Language can be alienating. Words with strong associations often force us to take positions of opposition, rather than seek understanding. This has happened recently, when detention centers along the U.S.–Mexico border were termed “concentration camps.” The response was foreseeable: the term has become so strongly associated with Nazi deportations and killing centers that any other use of these words can feel insulting. Used in a contemporary context, the words themselves have the power to cause pain, seeming to diminish the suffering of those who experienced or survived the Holocaust.
In a recent interview, I spoke with acclaimed writer, educator, rabbi, and scholar Ariel Burger about the task of the educator on Yom HaShoah—Holocaust Remembrance Day—and every day. A devoted protégé and friend of Elie Wiesel, Burger is the author of Witness: Lessons from Elie Wiesel’s Classroom.
KS: In your bio, you note that a major personal transformation that you underwent in your young adulthood has had a defining impact on your work and that this moment was meeting Professor Elie Wiesel. What did that meeting and relationship teach you?
AB: I think there are things we all go through at certain ages and for many of us, during our teenage years, we start asking very important and fundamental questions about who we are, what’s our role in the world, how can we make a difference, and also why does the world not make any sense, morally, ethically. Our deepest intuitions about the world don’t match up with the reality of how people treat one another.
Commemorated with rituals and traditions, Yom HaShoah—or Holocaust Remembrance Day—helps us pause to focus on the lessons of history—painful, brutal history. In most communities, observations will feature presentations from Holocaust survivors or their children, remembrances in the flesh and—through their stories—living reminders of the exclamation, “Never again!”
As we celebrate Earth Week, it might seem obvious that ecological thinking and aims are always aligned with moral behavior and compassion. But that isn’t always the case, and it certainly wasn’t the case in Weimar and Nazi Germany where the field of modern ecology emerged.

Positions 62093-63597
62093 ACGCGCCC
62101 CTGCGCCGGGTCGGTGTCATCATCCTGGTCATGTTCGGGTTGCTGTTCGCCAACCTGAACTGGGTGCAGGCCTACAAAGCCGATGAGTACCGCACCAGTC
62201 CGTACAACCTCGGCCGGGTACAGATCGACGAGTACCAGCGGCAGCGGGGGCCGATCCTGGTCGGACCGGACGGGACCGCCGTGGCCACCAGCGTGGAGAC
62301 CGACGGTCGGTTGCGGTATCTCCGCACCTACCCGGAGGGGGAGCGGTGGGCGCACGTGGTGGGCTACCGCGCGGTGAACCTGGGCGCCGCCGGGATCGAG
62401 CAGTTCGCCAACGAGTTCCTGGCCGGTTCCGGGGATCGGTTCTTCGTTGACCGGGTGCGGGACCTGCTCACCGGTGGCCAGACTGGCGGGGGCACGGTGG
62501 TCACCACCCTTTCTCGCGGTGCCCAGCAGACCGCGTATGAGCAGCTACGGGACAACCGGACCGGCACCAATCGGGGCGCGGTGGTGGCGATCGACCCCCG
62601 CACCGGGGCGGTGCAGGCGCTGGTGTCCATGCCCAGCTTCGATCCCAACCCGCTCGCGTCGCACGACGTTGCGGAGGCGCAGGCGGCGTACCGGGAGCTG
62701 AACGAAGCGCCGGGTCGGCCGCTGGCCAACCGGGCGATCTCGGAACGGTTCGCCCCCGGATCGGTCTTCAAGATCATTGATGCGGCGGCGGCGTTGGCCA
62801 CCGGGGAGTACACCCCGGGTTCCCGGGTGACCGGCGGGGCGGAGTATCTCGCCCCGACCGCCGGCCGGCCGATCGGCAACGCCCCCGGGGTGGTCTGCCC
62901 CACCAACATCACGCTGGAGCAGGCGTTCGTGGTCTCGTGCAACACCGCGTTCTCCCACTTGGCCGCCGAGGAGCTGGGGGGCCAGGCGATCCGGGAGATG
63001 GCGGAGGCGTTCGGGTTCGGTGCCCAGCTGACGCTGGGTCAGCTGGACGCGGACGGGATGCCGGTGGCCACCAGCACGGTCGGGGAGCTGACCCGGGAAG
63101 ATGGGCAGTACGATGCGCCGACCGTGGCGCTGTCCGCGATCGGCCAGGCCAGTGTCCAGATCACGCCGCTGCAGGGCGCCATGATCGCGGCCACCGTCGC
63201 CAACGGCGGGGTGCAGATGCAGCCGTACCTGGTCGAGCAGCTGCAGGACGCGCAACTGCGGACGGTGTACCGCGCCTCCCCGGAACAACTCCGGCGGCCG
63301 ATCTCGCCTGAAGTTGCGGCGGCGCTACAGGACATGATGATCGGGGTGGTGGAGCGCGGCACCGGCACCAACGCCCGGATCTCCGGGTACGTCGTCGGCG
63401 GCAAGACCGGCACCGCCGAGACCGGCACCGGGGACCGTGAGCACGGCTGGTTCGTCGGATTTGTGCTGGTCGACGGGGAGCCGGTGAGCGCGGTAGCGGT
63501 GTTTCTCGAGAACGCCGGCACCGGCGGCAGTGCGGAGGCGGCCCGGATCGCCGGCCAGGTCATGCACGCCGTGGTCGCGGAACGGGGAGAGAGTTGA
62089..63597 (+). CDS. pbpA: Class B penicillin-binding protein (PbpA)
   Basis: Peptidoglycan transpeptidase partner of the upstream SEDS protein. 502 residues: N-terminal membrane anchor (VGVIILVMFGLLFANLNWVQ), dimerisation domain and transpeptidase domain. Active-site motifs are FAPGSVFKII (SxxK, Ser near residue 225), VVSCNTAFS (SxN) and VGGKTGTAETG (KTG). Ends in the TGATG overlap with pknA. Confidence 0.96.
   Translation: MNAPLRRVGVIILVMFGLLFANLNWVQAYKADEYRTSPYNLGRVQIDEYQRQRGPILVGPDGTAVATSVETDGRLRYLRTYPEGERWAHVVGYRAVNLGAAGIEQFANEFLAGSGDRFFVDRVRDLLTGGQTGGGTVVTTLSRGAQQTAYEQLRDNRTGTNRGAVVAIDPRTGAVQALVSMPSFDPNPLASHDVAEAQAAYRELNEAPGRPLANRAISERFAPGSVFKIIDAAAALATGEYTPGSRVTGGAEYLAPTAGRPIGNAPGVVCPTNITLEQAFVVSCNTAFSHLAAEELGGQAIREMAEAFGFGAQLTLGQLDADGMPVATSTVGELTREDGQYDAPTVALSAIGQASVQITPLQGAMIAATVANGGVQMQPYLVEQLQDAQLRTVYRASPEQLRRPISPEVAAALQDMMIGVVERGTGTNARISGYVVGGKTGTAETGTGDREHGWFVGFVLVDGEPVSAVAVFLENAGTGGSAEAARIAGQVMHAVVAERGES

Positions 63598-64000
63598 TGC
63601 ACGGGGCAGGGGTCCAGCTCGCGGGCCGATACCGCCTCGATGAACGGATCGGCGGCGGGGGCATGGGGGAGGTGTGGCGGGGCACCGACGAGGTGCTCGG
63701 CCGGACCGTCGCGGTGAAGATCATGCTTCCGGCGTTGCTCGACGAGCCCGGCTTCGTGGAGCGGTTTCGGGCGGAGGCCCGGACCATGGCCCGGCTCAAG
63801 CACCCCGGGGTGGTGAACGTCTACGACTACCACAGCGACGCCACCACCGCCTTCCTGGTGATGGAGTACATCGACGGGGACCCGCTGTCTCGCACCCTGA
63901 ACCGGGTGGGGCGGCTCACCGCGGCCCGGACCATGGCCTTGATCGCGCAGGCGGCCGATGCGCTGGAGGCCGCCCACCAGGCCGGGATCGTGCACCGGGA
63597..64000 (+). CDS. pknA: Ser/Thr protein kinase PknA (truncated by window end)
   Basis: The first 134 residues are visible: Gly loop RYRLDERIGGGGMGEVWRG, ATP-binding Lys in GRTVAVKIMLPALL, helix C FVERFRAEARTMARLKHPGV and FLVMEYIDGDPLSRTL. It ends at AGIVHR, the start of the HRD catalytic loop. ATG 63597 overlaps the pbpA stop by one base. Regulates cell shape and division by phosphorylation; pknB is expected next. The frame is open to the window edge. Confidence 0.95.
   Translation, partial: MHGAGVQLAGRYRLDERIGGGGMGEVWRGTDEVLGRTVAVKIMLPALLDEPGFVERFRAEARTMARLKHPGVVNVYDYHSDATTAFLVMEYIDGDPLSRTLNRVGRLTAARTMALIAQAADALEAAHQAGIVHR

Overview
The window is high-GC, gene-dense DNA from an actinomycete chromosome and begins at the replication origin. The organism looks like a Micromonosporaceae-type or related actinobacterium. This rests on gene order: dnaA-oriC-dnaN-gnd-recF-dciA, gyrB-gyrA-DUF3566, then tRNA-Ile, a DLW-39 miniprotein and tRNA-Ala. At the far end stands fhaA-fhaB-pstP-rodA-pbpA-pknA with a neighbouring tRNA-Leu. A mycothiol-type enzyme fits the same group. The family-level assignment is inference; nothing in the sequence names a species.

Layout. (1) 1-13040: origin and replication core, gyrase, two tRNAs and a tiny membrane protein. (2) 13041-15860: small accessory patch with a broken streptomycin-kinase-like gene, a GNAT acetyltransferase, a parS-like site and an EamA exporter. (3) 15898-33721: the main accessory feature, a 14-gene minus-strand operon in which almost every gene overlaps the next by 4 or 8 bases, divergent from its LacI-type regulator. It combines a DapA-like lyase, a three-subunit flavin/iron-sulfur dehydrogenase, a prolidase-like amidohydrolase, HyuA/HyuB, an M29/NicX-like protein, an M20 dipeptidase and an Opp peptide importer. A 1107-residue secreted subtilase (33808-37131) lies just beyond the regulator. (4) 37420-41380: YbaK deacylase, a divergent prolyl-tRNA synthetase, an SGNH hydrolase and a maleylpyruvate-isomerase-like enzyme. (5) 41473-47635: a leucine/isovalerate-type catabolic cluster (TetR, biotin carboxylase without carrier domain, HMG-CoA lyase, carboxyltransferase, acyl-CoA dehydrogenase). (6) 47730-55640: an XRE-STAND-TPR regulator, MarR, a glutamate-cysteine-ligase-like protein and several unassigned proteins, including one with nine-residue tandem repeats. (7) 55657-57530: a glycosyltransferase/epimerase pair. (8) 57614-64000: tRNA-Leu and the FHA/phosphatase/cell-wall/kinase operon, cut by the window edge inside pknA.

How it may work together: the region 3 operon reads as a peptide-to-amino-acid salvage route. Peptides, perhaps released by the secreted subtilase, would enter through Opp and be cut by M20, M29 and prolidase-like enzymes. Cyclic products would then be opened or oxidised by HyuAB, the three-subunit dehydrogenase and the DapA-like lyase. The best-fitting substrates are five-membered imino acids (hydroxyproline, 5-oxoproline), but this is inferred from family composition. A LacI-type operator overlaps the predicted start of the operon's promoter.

Seventy-five years ago this month, the Warsaw Ghetto Uprising began. For nearly four weeks, Jews revolted against the Nazis as they entered the ghetto to deport its remaining inhabitants to concentration camps. Although the Nazi’s military prowess proved too powerful for the prisoners' efforts, it became a symbol of resistance that counteracted the often-touted narrative that Jews went to their deaths without a fight. It is no coincidence that today, Yom HaShoah, or Holocaust Remembrance Day, coincides with this historic moment.
For 73 years, the Polish Government has bristled at the use of the term, “Polish death camps.” This reticence has prompted a new law, signed yesterday by President Andrzej Duda, that outlaws the phrase and penalizes anyone who suggests the country was complicit in Nazi crimes committed under occupation during World War II. While Duda defends the move as a way to safeguard the country against slander, using law and punishment to manipulate historical narratives raises troubling questions about how we remember the past.
January 27th, the anniversary of the Soviet liberation of Auschwitz, is the day marked by the United Nations to remember the Holocaust. Observed at the UN headquarters and in countries throughout the world, International Holocaust Remembrance Day is not the only memorial day. Some countries observe a date that relates directly to their own Holocaust history. Jews throughout the world mark the 27th of Nissan in the Hebrew calendar, a date just after Passover and in proximity to the Warsaw Ghetto Uprising of 1943 to remember these catastrophic events.
In March, 64 lawyers from Holland & Knight were busy poring over thousands of essays. These weren’t from legal briefings or court hearings. They were submissions from over 5,200 students who entered the 2017 Facing History Together Student Essay Contest. The global law firm’s Holocaust Remembrance Project, which is part of its charitable foundation, generously funded the contest but their lawyers also took an extra step by volunteering to review the essays.
During World War II, 20,000 to 30,000 Jews fought back against the Nazis as partisans. Hidden deep in the forests, these underground communities were the heart of an organized resistance movement that took up arms against the Nazis. Around 10 percent of these partisans were women.
Although often known for their support roles—performing camp duties, providing medical care, and acting as messengers—some women also fought alongside men. As we close out Women’s History Month, we’re celebrating three Jewish women partisans whose bravery shows us the meaning of what it is to be an upstander.
I came to the teaching profession with big ambitions. Like many readers of this blog, I imagine, I’ve always loved learning, and I enjoy the effervescent and unpredictable company of kids. As a first-generation college graduate, I know firsthand how education can transform an individual’s life. But I also entered the classroom with the conviction that schools have a communal and civic purpose, too—that they are the root and heart of democratic societies.